Xiao-Hong Jing knows a little too much about what it means to persevere. She grew up with her parents and two siblings in Tai Yuan, a large industrial city in the Shan Xi Province in China. But at age six, she was sent to live with her aunt in Shanghai. It was a traumatic event for more than just the obvious reasons--she couldn't understand the Shanghai dialect and had never met her aunt before. She made the best of her new life, though, eventually attending FuDan University, one of the biggest colleges in Shanghai. Two years intoher studies a teacher encouraged her to apply to Wellesley College in Massachusetts. She did and was accepted.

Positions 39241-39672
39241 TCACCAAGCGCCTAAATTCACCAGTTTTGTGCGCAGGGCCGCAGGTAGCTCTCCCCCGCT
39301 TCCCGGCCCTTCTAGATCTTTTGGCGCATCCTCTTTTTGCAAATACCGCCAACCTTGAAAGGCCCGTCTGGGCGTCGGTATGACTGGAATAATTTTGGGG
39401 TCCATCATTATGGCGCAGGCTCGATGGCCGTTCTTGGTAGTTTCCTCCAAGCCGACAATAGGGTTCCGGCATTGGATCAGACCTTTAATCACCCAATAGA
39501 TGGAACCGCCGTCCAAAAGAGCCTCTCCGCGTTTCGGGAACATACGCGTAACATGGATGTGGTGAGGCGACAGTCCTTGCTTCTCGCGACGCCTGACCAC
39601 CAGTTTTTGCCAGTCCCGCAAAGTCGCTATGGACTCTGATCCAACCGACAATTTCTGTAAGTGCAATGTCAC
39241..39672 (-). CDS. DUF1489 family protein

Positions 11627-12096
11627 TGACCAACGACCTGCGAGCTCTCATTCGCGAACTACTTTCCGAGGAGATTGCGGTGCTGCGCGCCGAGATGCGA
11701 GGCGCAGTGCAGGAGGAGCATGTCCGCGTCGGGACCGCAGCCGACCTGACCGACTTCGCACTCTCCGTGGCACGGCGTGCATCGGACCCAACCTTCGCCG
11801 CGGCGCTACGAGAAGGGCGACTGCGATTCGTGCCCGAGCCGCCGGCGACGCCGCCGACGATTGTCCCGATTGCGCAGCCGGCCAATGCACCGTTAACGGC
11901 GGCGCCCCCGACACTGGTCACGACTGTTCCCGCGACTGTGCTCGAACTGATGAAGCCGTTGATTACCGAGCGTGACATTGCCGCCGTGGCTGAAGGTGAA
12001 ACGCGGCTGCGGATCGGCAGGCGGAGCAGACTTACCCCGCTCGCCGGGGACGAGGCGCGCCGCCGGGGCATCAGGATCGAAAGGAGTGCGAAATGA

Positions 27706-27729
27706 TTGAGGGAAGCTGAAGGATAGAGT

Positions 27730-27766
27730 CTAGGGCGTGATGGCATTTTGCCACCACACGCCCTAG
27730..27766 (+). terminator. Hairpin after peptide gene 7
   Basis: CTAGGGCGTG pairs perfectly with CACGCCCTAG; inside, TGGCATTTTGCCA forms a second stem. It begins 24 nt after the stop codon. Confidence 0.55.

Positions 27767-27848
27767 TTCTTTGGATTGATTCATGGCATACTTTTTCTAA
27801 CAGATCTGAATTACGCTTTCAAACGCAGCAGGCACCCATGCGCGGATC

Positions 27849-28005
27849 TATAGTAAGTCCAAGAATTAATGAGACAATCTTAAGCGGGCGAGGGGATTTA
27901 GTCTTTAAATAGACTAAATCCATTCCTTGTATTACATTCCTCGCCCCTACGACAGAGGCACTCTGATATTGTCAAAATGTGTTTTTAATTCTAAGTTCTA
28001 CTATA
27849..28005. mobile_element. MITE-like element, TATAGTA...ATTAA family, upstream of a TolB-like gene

It was a huge leap of faith for Jing, who not only had never been on an airplane before, but also had barely travelled outside Shanghai. The only thing she knew about the U.S. was what she had read in books. The toughest part of her transition was dealing with all the choices now available to her, from the classes she could take to the food she could buy at supermarkets. She quickly learned how to make the best of those choices and opportunities.
Q: So why law?
A: The law has its own language. I loved studying languages. Law was a natural fit for me.
Q: Would you ever go back to China?
A: It's a possibility. It is a little more complicated now that we have two kids. But I still see that as a possibility. I've been talking with friends, and interestingly most of my friends from Wellesley and Yale who are from China are now back in China. There are just so many more opportunities there now.